Musky Hunter Magazine Melton Hill Musky
Steven Paul knew it was a big musky. In fact, he had hunted it for at least three months since it first followed his bait, and he’d even given it a nickname. And on March 2, he knew where he could find the fish he called the “Bossman.”
“The day before had been very warm and a huge storm cell moved through producing crazy weather and a bunch of rain,” Paul recounted. “On Thursday, we went from 70 degrees to 50 degrees and a huge cold front moved in. I remembered watching videos by [musky fishing pros] Joe Bucher and Bob Mehsikomer in which they said if you want to catch a big one in a cold front, it will be buried in deep weeds and if there are rocks with the weeds it will be better. A light bulb went off in my head, and I knew where the fish would be.”
Paul positioned his boat over what he called a pre-spawn spot on Melton Hill Reservoir — a big sand and weed flat near deep water, that most importantly features a 12-foot deep trench that’s full of rocks and weeds. He cast a GlideRaider to the spot, counted it down so he could work it just above the weeds, and the rest is history.
Paul, of Alcoa, Tennessee, ended up catching the largest musky in the state’s history, a 51 3/8-inch fish that weighed 43 pounds 14 ounces and carried a 23 1/2-inch girth. According to the Tennessee Wildlife Resources Agency (TWRA), the fish will be certified as the new state record “once the paperwork is certified in TWRA’s Nashville office.”
A third generation musky angler who spends the month of July each year on Ontario’s Eagle Lake with his father, longtime musky hunter Dr. Stephen Feaster, Paul is no stranger to big muskies. He said his big Tennessee fish is not close to his personal best, and maintains he had no intention of keeping it.
“I’ve landed big fish, I’ve handled big fish,” Paul said. “But I had no idea it was over 40 pounds. The state record never crossed my mind. I measured it in the water and saw it was 51 inches. When I saw it was in trouble I was going through everything I can to get this fish revived. Finally the fish just kicked its tail and it rolled over and that was it. It was dead.”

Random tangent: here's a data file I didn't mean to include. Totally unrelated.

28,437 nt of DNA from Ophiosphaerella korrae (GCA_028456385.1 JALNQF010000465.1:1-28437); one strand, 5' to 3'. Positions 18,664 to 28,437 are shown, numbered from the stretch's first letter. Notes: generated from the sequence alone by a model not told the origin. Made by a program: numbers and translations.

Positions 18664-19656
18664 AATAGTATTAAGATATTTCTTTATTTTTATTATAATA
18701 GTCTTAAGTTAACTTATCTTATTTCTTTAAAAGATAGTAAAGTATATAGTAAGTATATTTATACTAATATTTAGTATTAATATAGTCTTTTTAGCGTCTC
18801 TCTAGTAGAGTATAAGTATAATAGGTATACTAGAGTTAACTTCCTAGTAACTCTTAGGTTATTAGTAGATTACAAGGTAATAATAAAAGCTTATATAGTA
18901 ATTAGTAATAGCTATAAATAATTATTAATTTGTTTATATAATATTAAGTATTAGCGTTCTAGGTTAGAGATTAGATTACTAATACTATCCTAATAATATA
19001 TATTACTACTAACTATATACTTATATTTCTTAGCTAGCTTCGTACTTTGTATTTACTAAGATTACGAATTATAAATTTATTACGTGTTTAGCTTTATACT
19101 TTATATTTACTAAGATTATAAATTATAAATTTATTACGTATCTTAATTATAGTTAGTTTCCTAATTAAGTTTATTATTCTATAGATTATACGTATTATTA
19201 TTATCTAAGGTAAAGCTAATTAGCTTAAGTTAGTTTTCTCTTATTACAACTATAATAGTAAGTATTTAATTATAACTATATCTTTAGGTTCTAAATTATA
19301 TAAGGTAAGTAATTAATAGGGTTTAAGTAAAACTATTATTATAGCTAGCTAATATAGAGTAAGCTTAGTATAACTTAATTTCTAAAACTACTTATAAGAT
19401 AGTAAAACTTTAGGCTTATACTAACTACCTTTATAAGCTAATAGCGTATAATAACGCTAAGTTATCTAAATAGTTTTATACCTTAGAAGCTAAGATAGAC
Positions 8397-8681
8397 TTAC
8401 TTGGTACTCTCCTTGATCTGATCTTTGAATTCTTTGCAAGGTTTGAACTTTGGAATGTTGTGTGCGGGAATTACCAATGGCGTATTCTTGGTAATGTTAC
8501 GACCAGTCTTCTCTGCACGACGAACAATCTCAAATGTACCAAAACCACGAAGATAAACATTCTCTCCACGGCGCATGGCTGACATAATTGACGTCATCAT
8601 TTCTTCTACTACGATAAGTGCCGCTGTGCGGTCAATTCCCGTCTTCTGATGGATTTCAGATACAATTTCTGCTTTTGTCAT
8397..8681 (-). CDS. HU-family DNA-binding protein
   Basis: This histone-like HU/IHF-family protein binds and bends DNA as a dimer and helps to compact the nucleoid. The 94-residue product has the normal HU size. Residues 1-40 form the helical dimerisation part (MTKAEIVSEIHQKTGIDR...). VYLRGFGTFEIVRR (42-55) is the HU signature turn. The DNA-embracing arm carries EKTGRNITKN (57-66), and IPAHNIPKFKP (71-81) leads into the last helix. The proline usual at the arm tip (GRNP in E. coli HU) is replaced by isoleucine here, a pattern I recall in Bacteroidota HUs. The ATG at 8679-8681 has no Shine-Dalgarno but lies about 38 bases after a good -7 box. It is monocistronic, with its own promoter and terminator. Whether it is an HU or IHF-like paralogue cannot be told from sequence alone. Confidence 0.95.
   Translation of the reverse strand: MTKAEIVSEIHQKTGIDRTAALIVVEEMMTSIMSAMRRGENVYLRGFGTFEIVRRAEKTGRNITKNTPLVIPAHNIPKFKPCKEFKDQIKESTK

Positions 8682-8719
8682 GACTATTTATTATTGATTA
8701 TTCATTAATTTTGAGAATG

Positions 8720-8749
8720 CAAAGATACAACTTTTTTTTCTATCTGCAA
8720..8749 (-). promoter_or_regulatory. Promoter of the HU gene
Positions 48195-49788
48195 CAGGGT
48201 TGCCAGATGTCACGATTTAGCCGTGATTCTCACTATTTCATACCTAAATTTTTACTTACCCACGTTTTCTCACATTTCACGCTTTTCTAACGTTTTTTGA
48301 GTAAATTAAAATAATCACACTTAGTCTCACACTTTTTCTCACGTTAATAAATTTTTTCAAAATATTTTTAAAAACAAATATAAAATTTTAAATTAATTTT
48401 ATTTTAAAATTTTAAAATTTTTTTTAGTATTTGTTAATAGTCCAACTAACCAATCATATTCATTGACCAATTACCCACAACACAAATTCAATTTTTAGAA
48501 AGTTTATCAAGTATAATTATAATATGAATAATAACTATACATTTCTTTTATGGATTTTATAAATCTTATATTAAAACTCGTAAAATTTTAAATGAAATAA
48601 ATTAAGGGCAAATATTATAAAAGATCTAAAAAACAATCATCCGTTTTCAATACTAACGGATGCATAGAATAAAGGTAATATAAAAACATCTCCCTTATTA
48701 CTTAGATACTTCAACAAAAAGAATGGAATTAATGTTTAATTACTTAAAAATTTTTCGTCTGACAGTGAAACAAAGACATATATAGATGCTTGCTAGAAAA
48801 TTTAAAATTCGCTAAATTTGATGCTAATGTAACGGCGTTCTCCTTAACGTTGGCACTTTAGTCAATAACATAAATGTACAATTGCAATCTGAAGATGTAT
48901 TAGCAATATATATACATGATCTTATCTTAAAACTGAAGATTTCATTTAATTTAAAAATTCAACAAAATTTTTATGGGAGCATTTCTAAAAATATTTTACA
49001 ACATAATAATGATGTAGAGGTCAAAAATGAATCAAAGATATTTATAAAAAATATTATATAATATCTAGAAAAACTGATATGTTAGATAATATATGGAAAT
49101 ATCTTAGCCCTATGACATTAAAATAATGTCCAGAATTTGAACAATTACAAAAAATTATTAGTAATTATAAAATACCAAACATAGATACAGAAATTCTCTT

Paul continued: “The fight was just extreme. It hunkered down and I had to fight this fish vertically. It went deep and I was fighting it like a grouper. We moved the boat over the top of it and finally it came up.” His friend, Dylan Gano, netted the musky. “It looked pretty good. I popped the plug and dropped the measurement on it and said ‘It’s a 51’. We took pictures, and when we put it in the water it took off for about a foot and a half, and went belly up.
“So we brought it in the boat and I called my dad and I said ‘It’s dead’,” he continued. “I can’t leave it floating, so I decided to take it home. My intention was to call a fisheries biologist to have him look at it, but when I saw it in the boat I realized it had a huge, immense stomach. I put the scales up and it came in at 45 pounds. My wife just bought the scale for me for Christmas, and I recalibrated the scale. We probably weighed it 12 times and it kept coming in at high 44 pounds.”
Paul called TWRA Fisheries Technician Paul Shaw, who was unable to find certified scales near the area where the fish was caught. Shaw then contacted Reservoirs Fisheries Biologist John Hammonds and Regional Fisheries Coordinator Bart Carter, who met Paul to weigh and verify the new pending state record fish. Paul said the fish wasn’t officially weighed until about five hours after it was caught, during which time it expelled a shad and fecal matter.
The former Tennessee state record weighed 42 pounds 8 ounces, and was caught by Kyle F. Edwards from Norris Reservoir on April 27, 1983.
During his three-month hunt for the fish, Paul said he found it using three spots — the flat where it was caught, a rock structure and a vertical structure. One time, the musky followed his bait in a figure-8 for 18 laps. “We have really big fish in Tennessee, but we don’t have numbers,” Paul said. “Once I get on a big fish, I stay on it.”
Paul said his choice of the GlideRaider matched the conditions perfectly. “I knew a glider was the only bait I could work subsurface and work it fast and slow. I needed the depth, too, because in that circumstance the fish would be holding deep. The GlideRaider is big, it moves water, has a nice wobble, and I let it sink and then did the glide presensation deep,” he explained.
For the record, he was using a 7-foot-6 extra-heavy St. Croix Legend Tournament rod, an Abu Garcia 6501 C-3 reel, and 80-pound test PowerPro line. The GlideRaider was painted in the orange-bellied perch color.